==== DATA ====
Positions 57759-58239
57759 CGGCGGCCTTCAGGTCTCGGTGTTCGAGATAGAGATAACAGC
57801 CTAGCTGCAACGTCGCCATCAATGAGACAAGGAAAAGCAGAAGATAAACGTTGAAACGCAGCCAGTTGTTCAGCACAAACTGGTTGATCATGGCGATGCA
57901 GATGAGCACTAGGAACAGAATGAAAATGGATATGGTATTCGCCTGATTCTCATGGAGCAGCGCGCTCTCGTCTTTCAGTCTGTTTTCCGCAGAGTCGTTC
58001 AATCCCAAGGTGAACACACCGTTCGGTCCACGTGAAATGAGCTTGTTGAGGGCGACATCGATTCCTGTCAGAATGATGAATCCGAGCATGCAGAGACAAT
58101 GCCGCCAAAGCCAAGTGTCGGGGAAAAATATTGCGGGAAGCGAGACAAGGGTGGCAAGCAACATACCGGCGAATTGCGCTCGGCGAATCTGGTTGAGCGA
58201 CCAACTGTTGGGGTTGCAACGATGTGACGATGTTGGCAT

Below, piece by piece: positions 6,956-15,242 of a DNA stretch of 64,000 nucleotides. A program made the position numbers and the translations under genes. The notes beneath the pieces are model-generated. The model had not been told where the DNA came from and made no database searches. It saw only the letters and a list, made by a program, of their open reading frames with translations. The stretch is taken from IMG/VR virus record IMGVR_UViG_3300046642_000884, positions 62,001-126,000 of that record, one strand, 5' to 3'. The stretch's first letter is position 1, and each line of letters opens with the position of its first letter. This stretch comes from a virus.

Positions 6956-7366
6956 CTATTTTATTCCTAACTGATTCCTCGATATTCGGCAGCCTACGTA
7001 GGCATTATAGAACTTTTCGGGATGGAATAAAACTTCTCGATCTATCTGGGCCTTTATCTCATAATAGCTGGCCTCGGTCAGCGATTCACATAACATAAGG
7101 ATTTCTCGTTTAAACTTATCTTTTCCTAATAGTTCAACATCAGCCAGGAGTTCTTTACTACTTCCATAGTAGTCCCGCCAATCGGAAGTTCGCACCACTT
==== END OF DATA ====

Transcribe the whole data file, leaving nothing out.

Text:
Positions 57759-58239
57759 CGGCGGCCTTCAGGTCTCGGTGTTCGAGATAGAGATAACAGC
57801 CTAGCTGCAACGTCGCCATCAATGAGACAAGGAAAAGCAGAAGATAAACGTTGAAACGCAGCCAGTTGTTCAGCACAAACTGGTTGATCATGGCGATGCA
57901 GATGAGCACTAGGAACAGAATGAAAATGGATATGGTATTCGCCTGATTCTCATGGAGCAGCGCGCTCTCGTCTTTCAGTCTGTTTTCCGCAGAGTCGTTC
58001 AATCCCAAGGTGAACACACCGTTCGGTCCACGTGAAATGAGCTTGTTGAGGGCGACATCGATTCCTGTCAGAATGATGAATCCGAGCATGCAGAGACAAT
58101 GCCGCCAAAGCCAAGTGTCGGGGAAAAATATTGCGGGAAGCGAGACAAGGGTGGCAAGCAACATACCGGCGAATTGCGCTCGGCGAATCTGGTTGAGCGA
58201 CCAACTGTTGGGGTTGCAACGATGTGACGATGTTGGCAT

Below, piece by piece: positions 6,956-15,242 of a DNA stretch of 64,000 nucleotides. A program made the position numbers and the translations under genes. The notes beneath the pieces are model-generated. The model had not been told where the DNA came from and made no database searches. It saw only the letters and a list, made by a program, of their open reading frames with translations. The stretch is taken from IMG/VR virus record IMGVR_UViG_3300046642_000884, positions 62,001-126,000 of that record, one strand, 5' to 3'. The stretch's first letter is position 1, and each line of letters opens with the position of its first letter. This stretch comes from a virus.

Positions 6956-7366
6956 CTATTTTATTCCTAACTGATTCCTCGATATTCGGCAGCCTACGTA
7001 GGCATTATAGAACTTTTCGGGATGGAATAAAACTTCTCGATCTATCTGGGCCTTTATCTCATAATAGCTGGCCTCGGTCAGCGATTCACATAACATAAGG
7101 ATTTCTCGTTTAAACTTATCTTTTCCTAATAGTTCAACATCAGCCAGGAGTTCTTTACTACTTCCATAGTAGTCCCGCCAATCGGAAGTTCGCACCACTT